Kosovo isn’t big in the art world. Though deep set in its traditional and religious ideologies it offers a talking point for the day-to-day issues that often surround these beliefs. Just like many other parts of the world, the self-declared independent country has its fair share of disputes – from the oppression of women in an essentially Albanian society, to LGBT discrimination, nationalism, and a string of local controversies including water and power shortages. These topics have shown a lack of support when it comes to the government and organisations wanting to make a change.
In a hope to help tackle these problems are the all-female collective, Haveit. A group consisting of two sets of sisters from the country’s capital of Prishtina. Hana and Vesa Qena along with Lola and Alketa Sylaj make up this rebellious project. Using performance, protest and video installation as the backbone to their charged work, their artistic expression often poses frightening risks in what is still seen as a predominantly conservative society.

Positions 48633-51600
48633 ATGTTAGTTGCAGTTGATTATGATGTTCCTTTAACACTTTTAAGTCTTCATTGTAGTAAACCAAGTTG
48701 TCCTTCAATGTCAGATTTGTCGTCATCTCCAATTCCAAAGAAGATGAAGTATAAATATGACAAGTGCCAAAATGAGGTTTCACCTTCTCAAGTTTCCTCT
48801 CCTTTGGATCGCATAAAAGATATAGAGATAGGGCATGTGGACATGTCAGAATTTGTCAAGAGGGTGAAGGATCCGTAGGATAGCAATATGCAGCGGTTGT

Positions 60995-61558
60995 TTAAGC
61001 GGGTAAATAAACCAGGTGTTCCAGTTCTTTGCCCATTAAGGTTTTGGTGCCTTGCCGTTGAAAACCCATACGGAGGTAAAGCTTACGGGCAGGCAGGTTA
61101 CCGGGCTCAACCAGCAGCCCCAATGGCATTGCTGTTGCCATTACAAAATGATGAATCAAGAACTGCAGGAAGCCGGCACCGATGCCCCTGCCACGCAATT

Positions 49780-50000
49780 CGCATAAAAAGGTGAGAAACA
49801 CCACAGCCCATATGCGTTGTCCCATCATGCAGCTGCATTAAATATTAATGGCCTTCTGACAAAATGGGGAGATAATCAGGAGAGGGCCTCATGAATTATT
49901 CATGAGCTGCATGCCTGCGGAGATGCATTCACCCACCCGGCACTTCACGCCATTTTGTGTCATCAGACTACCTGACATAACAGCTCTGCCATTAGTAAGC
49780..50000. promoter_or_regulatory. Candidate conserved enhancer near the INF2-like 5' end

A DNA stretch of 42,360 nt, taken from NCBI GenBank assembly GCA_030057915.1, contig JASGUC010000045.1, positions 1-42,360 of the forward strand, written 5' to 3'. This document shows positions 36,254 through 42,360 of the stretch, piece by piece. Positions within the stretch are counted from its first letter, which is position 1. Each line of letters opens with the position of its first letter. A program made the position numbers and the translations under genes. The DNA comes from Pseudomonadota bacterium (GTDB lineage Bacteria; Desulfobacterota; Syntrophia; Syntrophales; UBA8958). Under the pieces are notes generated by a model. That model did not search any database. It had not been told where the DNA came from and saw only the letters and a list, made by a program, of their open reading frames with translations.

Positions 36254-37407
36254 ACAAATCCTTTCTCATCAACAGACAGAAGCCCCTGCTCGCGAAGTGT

Faced with a strong public divide the group are often subject to death threats, conspiracy theories, and ridicule from parts of the community, but this hasn’t left a bad taste in their mouth and, if anything, feeds their creative hunger. “It makes us work harder because if we were afraid we wouldn’t do this in the first place – we know where we live,” say Haveit. Like any collective fighting for social justice and gender equality, there will always be people who disagree, and Haveit would be the first to tell you.
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